For 11 seasons, New Yorkers have been treated to the demented attraction that is the haunted house Nightmare. Coming off two critically acclaimed seasons (Killers and Killers2), the creators of the city’s longest running haunted attraction have tackled the challenge of topping their numerous, past successes. However, this year’s edition has caused quite a stir as it gives thrill seekers an experience that may or may not hit a little too close to home. This year’s season is known as Nightmare: New York and it makes use of all the horrific legends and mythology that haunt this mysterious city. Not only will the citizens of New York witness classic legends such as Cropsey and sewer alligators, but also newer folklore like giant rats caused by Hurricane Sandy’s damage to the subway system will come to life.

In just about 25-minutes tops, patrons will start from New York’s beginnings as cursed Native American property and continue into the many killers and curses that hang over this town, a majority of which most citizens haven’t heard of yet. And, for an extra layer of immersion, those brave enough can ask to be marked with a red “X,” telling the actors that they’re allowed to get even more up close and personal with those adorned with the marking. With an eye for detail and grotesque realism, creator Timothy Haskell has promised to turn the things that make this city great, such as being immersed in history one couldn’t image, into an absolute nightmare.

If you think you’re brave enough, grab a friend, keep your eyes peeled, and head downtown for some of the best frights the city has to offer. No matter what scares you, be it blood and guts or realistic fears, you’ll be sure to find it in the concrete jungle. The question is, though, are you ready to find what the concrete jungle has for you? Happy Halloween!


Wanderlust Wednesday – Interesting Tourist Attractions

Found this interesting article on Huffington Post. Some of the sites are very appropriate for Halloween. The Paris Sewer Museum seems fun but Bubblegum Alley may be a touch to sticky and icky for me. Enjoy your travels and have a safe Halloween. What have been some of your strangest travel adventures? Share in the comments.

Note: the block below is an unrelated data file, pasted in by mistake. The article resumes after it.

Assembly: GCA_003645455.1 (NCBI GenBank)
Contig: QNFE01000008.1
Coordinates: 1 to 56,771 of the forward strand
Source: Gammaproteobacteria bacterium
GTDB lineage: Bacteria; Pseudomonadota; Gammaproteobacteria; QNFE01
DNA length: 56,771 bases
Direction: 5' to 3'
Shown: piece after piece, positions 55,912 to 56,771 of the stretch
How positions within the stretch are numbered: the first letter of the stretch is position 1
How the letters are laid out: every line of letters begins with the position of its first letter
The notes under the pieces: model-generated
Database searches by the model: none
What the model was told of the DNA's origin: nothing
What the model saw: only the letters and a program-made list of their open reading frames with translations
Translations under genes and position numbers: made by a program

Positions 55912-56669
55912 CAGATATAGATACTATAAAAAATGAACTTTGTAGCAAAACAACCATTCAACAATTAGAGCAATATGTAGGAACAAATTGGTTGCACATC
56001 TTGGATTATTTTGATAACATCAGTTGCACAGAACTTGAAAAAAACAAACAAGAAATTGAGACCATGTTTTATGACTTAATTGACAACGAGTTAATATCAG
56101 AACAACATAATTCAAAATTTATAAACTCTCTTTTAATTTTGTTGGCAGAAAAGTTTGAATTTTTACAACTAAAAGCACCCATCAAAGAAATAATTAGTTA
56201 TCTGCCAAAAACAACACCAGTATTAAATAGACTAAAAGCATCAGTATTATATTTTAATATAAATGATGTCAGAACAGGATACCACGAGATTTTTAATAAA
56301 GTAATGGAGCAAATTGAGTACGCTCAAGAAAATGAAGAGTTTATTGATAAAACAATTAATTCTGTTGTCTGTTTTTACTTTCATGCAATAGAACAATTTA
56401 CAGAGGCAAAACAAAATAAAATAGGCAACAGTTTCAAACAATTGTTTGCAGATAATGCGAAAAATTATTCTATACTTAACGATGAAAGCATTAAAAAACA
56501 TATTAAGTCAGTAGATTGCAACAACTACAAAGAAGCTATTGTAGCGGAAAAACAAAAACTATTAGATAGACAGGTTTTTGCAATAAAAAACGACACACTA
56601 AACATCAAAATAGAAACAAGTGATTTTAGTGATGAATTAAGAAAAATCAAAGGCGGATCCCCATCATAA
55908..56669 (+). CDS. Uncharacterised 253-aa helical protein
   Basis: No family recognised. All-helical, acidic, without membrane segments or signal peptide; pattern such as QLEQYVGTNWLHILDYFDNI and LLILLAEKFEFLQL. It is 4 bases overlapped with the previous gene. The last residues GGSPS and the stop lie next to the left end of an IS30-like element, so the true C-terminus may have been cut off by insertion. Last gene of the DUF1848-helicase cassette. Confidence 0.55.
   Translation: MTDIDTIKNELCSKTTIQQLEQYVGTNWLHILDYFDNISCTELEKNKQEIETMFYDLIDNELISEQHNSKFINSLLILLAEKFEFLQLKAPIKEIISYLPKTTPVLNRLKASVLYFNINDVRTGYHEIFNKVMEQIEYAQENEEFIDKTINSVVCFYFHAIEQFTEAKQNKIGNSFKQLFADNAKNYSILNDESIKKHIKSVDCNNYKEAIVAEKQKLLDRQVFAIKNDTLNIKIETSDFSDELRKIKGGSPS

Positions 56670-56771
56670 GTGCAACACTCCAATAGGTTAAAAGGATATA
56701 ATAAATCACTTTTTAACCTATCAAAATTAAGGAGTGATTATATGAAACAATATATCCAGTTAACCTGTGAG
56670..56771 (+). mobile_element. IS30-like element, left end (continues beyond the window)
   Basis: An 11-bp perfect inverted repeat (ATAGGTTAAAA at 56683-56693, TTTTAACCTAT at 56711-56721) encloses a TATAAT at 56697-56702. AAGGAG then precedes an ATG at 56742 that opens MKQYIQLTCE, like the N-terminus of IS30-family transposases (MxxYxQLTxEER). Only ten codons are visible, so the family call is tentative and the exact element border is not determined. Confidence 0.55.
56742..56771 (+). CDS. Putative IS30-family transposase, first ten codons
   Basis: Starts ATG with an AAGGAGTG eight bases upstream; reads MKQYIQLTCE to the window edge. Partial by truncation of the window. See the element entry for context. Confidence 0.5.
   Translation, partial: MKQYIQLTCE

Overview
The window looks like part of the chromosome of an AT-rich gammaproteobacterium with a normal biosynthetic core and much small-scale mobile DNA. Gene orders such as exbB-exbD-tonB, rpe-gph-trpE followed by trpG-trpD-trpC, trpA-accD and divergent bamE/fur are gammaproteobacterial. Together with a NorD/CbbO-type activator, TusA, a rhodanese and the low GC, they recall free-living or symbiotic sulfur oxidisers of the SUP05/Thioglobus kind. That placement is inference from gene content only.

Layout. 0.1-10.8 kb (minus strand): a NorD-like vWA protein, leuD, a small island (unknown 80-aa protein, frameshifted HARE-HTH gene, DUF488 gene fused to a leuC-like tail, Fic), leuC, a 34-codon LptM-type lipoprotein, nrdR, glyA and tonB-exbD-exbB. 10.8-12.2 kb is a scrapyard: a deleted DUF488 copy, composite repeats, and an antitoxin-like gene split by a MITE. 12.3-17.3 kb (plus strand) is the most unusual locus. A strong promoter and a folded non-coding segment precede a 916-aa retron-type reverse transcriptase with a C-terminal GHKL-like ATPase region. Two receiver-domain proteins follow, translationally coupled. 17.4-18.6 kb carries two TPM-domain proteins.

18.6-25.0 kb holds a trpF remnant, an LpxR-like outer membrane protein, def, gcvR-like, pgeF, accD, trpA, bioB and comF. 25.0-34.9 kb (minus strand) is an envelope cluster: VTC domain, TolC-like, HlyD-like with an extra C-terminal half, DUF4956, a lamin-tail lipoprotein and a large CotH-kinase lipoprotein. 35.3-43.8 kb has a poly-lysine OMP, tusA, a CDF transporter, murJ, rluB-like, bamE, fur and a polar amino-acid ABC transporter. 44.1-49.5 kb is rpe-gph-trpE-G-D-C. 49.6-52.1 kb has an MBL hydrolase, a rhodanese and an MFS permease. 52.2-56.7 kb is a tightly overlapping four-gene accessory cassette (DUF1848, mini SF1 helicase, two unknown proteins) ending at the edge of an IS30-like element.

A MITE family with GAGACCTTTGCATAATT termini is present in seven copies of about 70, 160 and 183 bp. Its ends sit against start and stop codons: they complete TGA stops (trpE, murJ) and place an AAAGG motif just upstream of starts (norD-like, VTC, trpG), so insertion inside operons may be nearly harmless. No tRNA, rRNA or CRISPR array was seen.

From the strange to the creepy to the gross, cities around the world have some bizarre tourist attractions.

Whether you have a love of all things odd or are looking for a break from everyday museums and monuments, these weird attractions are a must-see.

Check out some of the world’s most bizarre tourist attractions below!

Yunessun Spa Resort
yunessun spa resort
If you’ve always wanted to soak in your favorite beverage, a visit to Japan’s Hakone Kowakien Yunessun Hot Springs Amusement Park & Spa Resortis in order. Not only can you take a relaxing dip in your run-of-the-mill jacuzzis, but you can bathe in spas filled with sake, green tea, coffee or red wine.

Island Of The Dolls
xochimilco dolls

Mexico’s Isla de las Munecas is the perfect combination of creepy and flat-out weird. Dedicated to the lost soul of a young girl (creepy), the island is populated by hundreds of old, decomposing baby dolls hanging from trees (weird) — the dolls are believed to possess the soul of the dead girl. Go for the frights, and for the story.

Bubblegum Alley
bubblegum alley

Bubblegum Alley is an attraction you can be a part of. The wall of chewed bubblegum in San Luis Obispo, Calif., has been growing since the 1970s. The sticky, colorful wall is a must-see for gum chewers and those who want to ick out their germaphobe travel companions.

Avanos Hair Museum
avanos hair museum

There are some bizarre museums out there, and theAvanos Hair Museum is maybe one of the strangest in the world. A dark cavern that sits below a pottery shop, the “museum” features thousands of locks of hair.

Capuchin Catacombs
capuchin catacombs

Located in Palermo, Italy, the Capuchin Catacombs are bone-chillingly creepy. Eight thousand incredibly well-preserved mummies dressed in their finest garb line the walls of these tombs, which tourists can today stroll through. Many of the bodies are posed — making them even eerier. Avoid in the event of a zombie apocalypse.

Karni Mata Temple
karni mata temple